Mr Jordaan stated that the total revenue that FIFA had collected both from the commercial programme and the broadcasts rights totalled over USD 3.2 billion. This constituted the highest revenue for FIFA from any World Cup.
Finally, he showed the delegation pictures of the current progress of each stadium, and gave an indication on when they were due to be completed.
A member of the German delegation asked if those who worked on the stadiums received the kind of training that would enable them to get other jobs after the World Cup.
Mr Jordaan replied in the affirmative.
A member of the delegation asked if there was any opposition in the country to the World Cup. In addition, had the LOC complied with all environmental laws in the construction of the stadiums.
Mr Jordaan indicated that the LOC had initiated regular surveys from the outset to test the views of South Africans. The results often varied from city to city, with the lowest results recorded in Cape Town. The latest survey showed that the overwhelming majority of South Africans were extremely positive about the event; with 91% expressing their optimism.
Mr Jordaan assured the delegation that LOC had complied with South African law, which required that an environmental impact assessment be carried out before any construction work was done. He added that the construction of the Green Point stadium was delayed due to environmental concerns that were raised by lobby groups.
A member of the delegation noted that Tanzania was making preparations to host some of the teams during World Cup. As a result, he questioned if this was against FIFA regulations and if this matter was discussed with other African countries.
Mr Jordaan explained that there was a FIFA requirement that teams must be in the host country within a prescribed period. This was normally between 14 to 20 days before the start of the event. It was therefore possible for teams to be based in neighbouring countries prior to the prescribed time. He cited that in 1998 South Africans were based in Stuttgart before going to France for the World Cup.
A member of the delegation asked the LOC to shed some light on how it intended to ensure that the World Cup was safe and secure. Linked to that, he asked if the LOC had any plans to change the negative reporting found in the European media.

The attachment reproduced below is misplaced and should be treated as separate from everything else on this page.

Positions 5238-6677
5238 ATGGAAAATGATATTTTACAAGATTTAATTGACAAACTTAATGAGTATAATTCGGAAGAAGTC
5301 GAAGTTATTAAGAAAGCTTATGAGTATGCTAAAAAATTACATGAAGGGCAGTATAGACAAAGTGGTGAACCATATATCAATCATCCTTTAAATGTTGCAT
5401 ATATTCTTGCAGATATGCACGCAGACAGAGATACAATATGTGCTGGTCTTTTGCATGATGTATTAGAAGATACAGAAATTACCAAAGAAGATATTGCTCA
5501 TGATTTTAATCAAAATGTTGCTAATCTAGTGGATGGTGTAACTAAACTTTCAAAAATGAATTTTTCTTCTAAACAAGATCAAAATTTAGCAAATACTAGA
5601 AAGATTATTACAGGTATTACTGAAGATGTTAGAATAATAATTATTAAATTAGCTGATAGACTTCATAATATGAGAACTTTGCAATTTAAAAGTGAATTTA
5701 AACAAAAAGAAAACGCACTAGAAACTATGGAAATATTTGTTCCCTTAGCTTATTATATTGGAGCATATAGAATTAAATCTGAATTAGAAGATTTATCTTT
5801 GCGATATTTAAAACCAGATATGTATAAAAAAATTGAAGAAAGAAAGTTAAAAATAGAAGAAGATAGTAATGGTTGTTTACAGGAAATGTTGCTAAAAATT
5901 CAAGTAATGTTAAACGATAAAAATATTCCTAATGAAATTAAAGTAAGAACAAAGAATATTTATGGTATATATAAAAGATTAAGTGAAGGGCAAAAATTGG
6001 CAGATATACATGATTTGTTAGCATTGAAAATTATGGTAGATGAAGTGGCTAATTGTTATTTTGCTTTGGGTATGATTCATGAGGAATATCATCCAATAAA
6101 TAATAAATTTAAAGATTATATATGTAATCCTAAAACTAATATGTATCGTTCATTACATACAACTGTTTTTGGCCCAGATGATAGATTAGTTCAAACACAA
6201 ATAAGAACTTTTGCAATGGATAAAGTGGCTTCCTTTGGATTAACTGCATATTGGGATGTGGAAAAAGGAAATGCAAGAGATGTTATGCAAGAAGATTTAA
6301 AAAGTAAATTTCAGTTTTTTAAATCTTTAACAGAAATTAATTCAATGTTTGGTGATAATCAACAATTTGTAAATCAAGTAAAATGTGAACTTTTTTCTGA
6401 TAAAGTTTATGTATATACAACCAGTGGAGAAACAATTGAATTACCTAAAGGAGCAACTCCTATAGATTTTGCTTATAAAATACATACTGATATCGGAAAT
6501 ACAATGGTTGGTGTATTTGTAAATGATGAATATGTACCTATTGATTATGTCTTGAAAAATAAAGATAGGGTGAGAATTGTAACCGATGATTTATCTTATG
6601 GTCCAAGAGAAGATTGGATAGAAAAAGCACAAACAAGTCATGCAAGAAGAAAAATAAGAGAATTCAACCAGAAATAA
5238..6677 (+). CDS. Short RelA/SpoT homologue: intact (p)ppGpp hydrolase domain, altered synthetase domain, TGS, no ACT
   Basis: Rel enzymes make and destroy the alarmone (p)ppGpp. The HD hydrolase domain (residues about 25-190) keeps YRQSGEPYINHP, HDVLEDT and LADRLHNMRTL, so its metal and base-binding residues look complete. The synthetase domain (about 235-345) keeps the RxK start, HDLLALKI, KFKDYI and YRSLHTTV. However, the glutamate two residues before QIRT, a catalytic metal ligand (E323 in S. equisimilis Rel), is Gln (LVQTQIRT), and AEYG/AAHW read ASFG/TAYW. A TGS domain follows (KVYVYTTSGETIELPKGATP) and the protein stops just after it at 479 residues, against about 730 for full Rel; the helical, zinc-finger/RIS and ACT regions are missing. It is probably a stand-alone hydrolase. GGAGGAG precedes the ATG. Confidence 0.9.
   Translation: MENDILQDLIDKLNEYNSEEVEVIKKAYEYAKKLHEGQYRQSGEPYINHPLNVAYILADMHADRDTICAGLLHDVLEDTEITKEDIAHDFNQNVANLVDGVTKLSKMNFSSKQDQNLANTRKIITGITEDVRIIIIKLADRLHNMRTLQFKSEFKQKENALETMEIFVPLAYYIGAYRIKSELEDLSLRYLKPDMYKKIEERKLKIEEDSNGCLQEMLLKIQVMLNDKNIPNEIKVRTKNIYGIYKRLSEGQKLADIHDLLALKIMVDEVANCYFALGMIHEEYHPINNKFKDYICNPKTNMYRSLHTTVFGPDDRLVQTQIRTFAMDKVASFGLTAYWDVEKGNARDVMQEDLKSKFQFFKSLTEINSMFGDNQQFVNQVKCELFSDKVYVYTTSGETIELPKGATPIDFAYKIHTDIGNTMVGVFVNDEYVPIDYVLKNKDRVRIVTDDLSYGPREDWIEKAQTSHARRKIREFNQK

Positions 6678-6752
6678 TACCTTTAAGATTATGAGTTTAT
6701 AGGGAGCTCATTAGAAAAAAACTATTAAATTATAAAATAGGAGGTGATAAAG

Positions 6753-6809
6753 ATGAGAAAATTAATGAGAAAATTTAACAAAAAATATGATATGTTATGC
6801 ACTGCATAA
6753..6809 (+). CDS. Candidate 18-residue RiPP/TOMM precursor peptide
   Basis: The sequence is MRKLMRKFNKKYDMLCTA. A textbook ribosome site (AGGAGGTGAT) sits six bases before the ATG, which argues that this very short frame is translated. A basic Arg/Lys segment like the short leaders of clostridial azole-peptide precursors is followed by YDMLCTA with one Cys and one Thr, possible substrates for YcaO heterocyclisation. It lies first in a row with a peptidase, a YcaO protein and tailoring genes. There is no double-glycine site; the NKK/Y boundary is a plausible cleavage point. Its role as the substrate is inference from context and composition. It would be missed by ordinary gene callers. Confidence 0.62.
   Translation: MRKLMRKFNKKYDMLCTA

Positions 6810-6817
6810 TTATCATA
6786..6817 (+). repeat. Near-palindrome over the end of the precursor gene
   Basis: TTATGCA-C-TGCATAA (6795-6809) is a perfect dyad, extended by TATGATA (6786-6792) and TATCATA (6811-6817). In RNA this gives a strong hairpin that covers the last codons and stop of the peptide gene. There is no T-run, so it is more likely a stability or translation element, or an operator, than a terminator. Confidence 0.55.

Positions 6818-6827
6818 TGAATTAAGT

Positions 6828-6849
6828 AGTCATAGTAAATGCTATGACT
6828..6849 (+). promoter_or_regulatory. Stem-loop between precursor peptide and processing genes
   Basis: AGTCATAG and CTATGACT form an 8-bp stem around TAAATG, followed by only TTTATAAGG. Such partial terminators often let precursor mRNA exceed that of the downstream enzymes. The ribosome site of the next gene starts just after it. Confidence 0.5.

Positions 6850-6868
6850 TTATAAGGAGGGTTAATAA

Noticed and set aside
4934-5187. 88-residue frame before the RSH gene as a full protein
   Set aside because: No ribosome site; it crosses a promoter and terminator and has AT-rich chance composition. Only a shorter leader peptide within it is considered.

Mr Jordaan confirmed that the country’s security plans for the event had been inspected and approved by FIFA and international experts. In addition, he commented that government had shown its commitment to ensuring a secure event by increasing the number of police officers to 150 000 by 2010. Lastly, he reiterated that South Africa had a gained a record of hosting major international events.
In response to the latter question, he stated that the LOC could not do much about negative reporting besides stating the factual position on all the issues. The LOC did not view this matter seriously and understood that most organizing committees were often subjected to this sort of negative reporting.
A member asked about the status of the LOC’s Volunteer Programme.
Mr Jordaan indicated that the response for volunteers had been overwhelming. For the Confederations Cup, the LOC had advertised for 4000 volunteers and received 40 000 applications. Those selected candidates were in the process of being trained. He added that the LOC would require 15 000 volunteers for the World Cup.
Department of Foreign Affairs (DFA) Presentation
Ms Ellen Hagie, Director: Protocol, DFA, gave a status report on protocol matters. The strategic focus was three-fold and these stemmed from the FIFA guarantees that the Minister of Foreign Affairs signed. The first related to state protocol training that would be carried out across the country. The second focus area was foreign national symbols. The last area was support for the Africa legacy programme. The DFA should assist so that all host cities had a uniform standard of protocol.
No questions were asked.
The Chairperson thanked the German delegation for their presence and wished them a safe journey.
The meeting was adjourned.
- 2010 World Cup: input from Minister, Local Organising Committee, Department of Foreign Affairs and German Delegation[Part 1]
- 2010 World Cup: input from Minister, Local Organising Committee, Department of Foreign Affairs and German Delegation[Part 2]
- FIFA 2010 Local Organising Committee; Department of Foreign Affairs: briefing; German Delegation: discussion [Part 2]